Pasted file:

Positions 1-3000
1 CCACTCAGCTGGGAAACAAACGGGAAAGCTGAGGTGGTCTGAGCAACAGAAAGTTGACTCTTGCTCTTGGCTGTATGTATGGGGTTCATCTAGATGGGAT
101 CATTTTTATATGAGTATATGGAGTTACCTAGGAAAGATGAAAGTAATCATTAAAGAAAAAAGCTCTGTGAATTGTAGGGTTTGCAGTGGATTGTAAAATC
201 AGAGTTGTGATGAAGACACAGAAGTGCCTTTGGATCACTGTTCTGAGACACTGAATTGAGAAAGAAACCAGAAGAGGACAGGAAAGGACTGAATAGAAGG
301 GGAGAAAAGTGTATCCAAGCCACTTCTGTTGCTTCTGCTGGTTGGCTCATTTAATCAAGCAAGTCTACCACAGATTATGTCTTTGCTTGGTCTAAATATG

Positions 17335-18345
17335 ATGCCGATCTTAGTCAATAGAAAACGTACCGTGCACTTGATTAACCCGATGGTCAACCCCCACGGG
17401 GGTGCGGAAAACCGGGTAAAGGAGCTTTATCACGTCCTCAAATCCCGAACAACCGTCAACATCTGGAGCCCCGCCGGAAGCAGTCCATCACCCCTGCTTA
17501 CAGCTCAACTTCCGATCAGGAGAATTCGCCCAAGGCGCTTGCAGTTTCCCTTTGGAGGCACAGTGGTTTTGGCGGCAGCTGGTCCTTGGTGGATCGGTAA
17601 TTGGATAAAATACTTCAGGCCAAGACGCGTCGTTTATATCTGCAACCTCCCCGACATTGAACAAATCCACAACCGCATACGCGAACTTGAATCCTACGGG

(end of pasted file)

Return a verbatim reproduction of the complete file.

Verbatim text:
Positions 1-3000
1 CCACTCAGCTGGGAAACAAACGGGAAAGCTGAGGTGGTCTGAGCAACAGAAAGTTGACTCTTGCTCTTGGCTGTATGTATGGGGTTCATCTAGATGGGAT
101 CATTTTTATATGAGTATATGGAGTTACCTAGGAAAGATGAAAGTAATCATTAAAGAAAAAAGCTCTGTGAATTGTAGGGTTTGCAGTGGATTGTAAAATC
201 AGAGTTGTGATGAAGACACAGAAGTGCCTTTGGATCACTGTTCTGAGACACTGAATTGAGAAAGAAACCAGAAGAGGACAGGAAAGGACTGAATAGAAGG
301 GGAGAAAAGTGTATCCAAGCCACTTCTGTTGCTTCTGCTGGTTGGCTCATTTAATCAAGCAAGTCTACCACAGATTATGTCTTTGCTTGGTCTAAATATG

Positions 17335-18345
17335 ATGCCGATCTTAGTCAATAGAAAACGTACCGTGCACTTGATTAACCCGATGGTCAACCCCCACGGG
17401 GGTGCGGAAAACCGGGTAAAGGAGCTTTATCACGTCCTCAAATCCCGAACAACCGTCAACATCTGGAGCCCCGCCGGAAGCAGTCCATCACCCCTGCTTA
17501 CAGCTCAACTTCCGATCAGGAGAATTCGCCCAAGGCGCTTGCAGTTTCCCTTTGGAGGCACAGTGGTTTTGGCGGCAGCTGGTCCTTGGTGGATCGGTAA
17601 TTGGATAAAATACTTCAGGCCAAGACGCGTCGTTTATATCTGCAACCTCCCCGACATTGAACAAATCCACAACCGCATACGCGAACTTGAATCCTACGGG